The hospital human resources department is where the uncertainties of health care transformation intersect with the realities of current skills shortages. The HR department has to meet the workforce demands of today while positioning the organization for an uncertain tomorrow, while yesterday’s approaches may no longer be an effective guide. Forward-thinking hospitals are succeeding anyway by innovating in how they acquire, develop and retain talent, and structure roles and responsibilities so staff can work more effectively and efficiently.
“It is very important today for HR to have a voice at the strategic level. The HR organization can be a great resource in helping drive change,” says Amy Goble, vice president of the Health Career Center.
David Wilkins agrees. He is chief marketing officer of HealthcareSource, which has provided talent management software to more than 3,000 health care organizations. “The common characteristic of the most successful hospitals we work with is that they have senior leadership that sees the value of talent, and invests accordingly,” Wilkins says.
He gives an example of how hospitals can benefit by taking a more strategic approach to HR. “Today I was at the Rural Health Care Leadership Forum and I had a conversation with an attendee who told me her hospital was really struggling to hire enough nurse managers. They did well at hiring senior people and could fill nursing positions, but finding nurses in mid-career with the right experience level was a challenge. I asked ‘Why are you hiring those people at all? Could you fill the positions from within through staff development? What are your established career ladders?’ It was like a light bulb went off in her head. Those are very strategic questions that just haven’t been asked at many organizations. They are getting asked more now, because executives are realizing they just can’t hire all the talent they need, they have to develop it from within.”
So how can HR operations become more strategic to prepare for an uncertain tomorrow while still fulfilling the demanding needs of today? Embracing concepts like “partnership” and “collaboration” are common themes among HR professionals that have been successful in overcoming skills shortages and positioning their organizations for sustained success.
“Your success at work depends on how well you collaborate with others,” says current American Society for Healthcare Human Resources Administration (ASHHRA) President Gary Pastore, CHHR, MSL. Pastore is also is director of human resources of HonorHealth Scottsdale Shea Medical Center in Scottsdale, Ariz., where his vision for the increasing importance of collaboration is changing what the organization emphasizes in hiring and employee development. “Interpersonal skills are becoming more important in our hiring decisions. Improving a person’s technical skills is easier than improving their interpersonal skills.”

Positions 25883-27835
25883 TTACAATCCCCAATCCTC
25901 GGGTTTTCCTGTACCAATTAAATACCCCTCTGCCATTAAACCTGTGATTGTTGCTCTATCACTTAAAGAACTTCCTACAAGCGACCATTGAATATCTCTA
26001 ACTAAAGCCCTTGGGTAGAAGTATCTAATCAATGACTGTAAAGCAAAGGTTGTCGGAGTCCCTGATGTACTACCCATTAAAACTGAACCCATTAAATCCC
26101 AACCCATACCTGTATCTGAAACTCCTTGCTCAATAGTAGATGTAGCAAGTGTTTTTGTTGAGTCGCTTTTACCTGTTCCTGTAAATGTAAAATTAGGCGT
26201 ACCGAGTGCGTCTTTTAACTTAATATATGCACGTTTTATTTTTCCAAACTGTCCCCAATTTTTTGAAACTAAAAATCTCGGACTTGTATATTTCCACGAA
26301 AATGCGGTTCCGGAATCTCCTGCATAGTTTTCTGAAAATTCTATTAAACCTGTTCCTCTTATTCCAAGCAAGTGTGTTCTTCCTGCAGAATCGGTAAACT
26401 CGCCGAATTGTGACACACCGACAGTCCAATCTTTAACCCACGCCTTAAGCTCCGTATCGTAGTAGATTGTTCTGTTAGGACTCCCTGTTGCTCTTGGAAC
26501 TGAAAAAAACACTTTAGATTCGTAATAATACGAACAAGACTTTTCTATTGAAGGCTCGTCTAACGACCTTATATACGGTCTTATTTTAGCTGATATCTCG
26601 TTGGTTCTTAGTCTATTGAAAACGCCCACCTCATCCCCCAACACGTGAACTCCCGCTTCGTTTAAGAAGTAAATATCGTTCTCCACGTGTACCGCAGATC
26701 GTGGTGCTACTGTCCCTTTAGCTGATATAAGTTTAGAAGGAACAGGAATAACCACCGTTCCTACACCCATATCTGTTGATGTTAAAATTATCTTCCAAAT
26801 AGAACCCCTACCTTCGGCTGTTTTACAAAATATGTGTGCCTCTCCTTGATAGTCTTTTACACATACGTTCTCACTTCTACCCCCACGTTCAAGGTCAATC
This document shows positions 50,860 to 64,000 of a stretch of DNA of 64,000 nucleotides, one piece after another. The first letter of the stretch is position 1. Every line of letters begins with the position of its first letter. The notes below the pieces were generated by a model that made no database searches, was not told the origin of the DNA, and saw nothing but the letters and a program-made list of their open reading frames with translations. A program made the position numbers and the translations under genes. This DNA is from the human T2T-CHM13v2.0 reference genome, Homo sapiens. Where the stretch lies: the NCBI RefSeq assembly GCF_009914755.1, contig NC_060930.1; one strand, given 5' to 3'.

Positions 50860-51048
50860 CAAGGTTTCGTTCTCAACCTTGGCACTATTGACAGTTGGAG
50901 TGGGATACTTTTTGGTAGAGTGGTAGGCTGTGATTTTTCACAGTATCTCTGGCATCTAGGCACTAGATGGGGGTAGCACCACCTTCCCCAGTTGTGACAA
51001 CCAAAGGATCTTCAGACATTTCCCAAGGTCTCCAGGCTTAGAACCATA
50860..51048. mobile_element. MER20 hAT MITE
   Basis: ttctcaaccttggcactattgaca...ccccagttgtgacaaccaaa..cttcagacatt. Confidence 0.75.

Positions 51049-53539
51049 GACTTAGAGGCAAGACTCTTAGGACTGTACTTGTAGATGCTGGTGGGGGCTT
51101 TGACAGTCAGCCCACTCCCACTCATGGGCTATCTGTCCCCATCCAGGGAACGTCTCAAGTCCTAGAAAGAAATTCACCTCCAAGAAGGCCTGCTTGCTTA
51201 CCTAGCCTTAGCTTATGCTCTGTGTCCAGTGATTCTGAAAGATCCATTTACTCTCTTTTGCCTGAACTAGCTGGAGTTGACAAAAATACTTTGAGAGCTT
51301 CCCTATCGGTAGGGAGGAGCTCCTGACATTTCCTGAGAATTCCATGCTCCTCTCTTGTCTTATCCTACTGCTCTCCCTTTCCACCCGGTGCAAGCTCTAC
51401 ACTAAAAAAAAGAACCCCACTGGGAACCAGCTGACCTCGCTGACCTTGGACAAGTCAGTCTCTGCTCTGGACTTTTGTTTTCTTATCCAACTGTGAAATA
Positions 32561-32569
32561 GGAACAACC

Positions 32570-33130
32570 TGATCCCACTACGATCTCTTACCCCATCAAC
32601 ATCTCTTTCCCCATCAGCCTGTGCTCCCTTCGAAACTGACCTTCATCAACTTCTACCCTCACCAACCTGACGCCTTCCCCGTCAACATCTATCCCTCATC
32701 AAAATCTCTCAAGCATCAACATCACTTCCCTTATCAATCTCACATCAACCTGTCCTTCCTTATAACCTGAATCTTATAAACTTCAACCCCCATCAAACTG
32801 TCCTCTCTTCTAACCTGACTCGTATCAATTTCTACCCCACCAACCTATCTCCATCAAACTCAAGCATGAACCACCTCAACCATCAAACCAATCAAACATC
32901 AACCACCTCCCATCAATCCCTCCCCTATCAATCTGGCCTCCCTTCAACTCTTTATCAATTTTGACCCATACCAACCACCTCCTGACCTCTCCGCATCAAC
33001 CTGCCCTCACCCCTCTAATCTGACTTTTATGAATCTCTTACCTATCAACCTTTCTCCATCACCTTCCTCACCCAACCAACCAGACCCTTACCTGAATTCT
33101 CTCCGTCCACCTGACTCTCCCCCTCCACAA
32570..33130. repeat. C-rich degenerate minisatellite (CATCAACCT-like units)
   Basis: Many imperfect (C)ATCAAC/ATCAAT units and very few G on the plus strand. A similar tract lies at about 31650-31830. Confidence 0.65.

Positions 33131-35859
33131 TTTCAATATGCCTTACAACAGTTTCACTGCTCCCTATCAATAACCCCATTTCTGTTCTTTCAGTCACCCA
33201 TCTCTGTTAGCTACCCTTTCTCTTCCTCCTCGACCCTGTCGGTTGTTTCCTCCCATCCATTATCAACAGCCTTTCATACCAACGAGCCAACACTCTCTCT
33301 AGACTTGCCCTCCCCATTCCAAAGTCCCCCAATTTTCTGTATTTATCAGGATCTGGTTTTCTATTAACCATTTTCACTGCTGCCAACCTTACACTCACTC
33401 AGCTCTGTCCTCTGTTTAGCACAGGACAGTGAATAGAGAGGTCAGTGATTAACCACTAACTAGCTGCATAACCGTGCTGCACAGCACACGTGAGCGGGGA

The Health Career Center 2016 Healthcare Talent Scan reached a similar conclusion. It states: “As health care organizations continue to shift from volume- to value-based care, collaboration skills will be more important than ever….”
Changing Hiring Practices
Hiring practices need to change because the workforce pool is changing. In the next 10 years, one third of nurses working today are expected to retire,[i] and the physician shortage will swell to between 46,100 and 90,400. Many of those positions will be filled by millennials, who have very different expectations about the job than their predecessors. Millennials value benefits and scheduling flexibility more than salary and have high expectations for receiving training, development and a clear career path.[ii] Adding to the challenge of hiring millennials: Only 29 percent use online job boards.
The challenge of reaching millennials is an area where hospitals have used partnership principles successfully to meet their staffing goals. Goble notes there is a growing trend for hospital HR and marketing departments to work together so branding and communications to prospective employees is consistent. Marketing can also help HR understand the best ways to reach specialized target audiences, whether by demographic (e.g., millennial) or role (e.g., clinical informaticist).
“Attracting talent is a place where marketing is intersecting with HR in a really interesting way,” says Wilkins. “Almost every marketing technique I use as a marketing professional is being applied to health care recruiting. Lead tracking is being applied to candidate tracking. Search engine optimization is being used to guide and adjust job listings. Recruiting is becoming very sophisticated.”
Another growing way hospitals are acquiring talent is literally to acquire it, specifically by acquiring physician practices and specialty groups. The number of hospital-employed physicians more than doubled between 2014 and 2017, from 249,000 to 540,000, according to the 2017 AHA Environmental Scan. Hospitals are also doing more contracting with multispecialty practices and telehealth providers to fill skills gaps. These are expensive, strategic pursuits, which underscores why the HR organization needs to be included in strategy discussions.
HR can protect investments in employees through effective retention and professional development programs. That is important, because 90 percent of turnover occurs within the first 18 months, according to the 2015 Health Retention Study conducted by Frederick Morgeson, Ph.D., of Michigan State University.
“In my experience, people don’t leave their organizations, they leave their managers. That is why nursing leadership is critically important and has a huge impact on retention and recruiting,” says Maureen Swick, R.N., Ph.D., who is CEO of the American Organization of Nurse Executives (AONE). “Effective nurse managers makes sure their staff feels supported and mentored. That is why AONE focuses so heavily on nursing leadership development.”
Retention & Development Ideas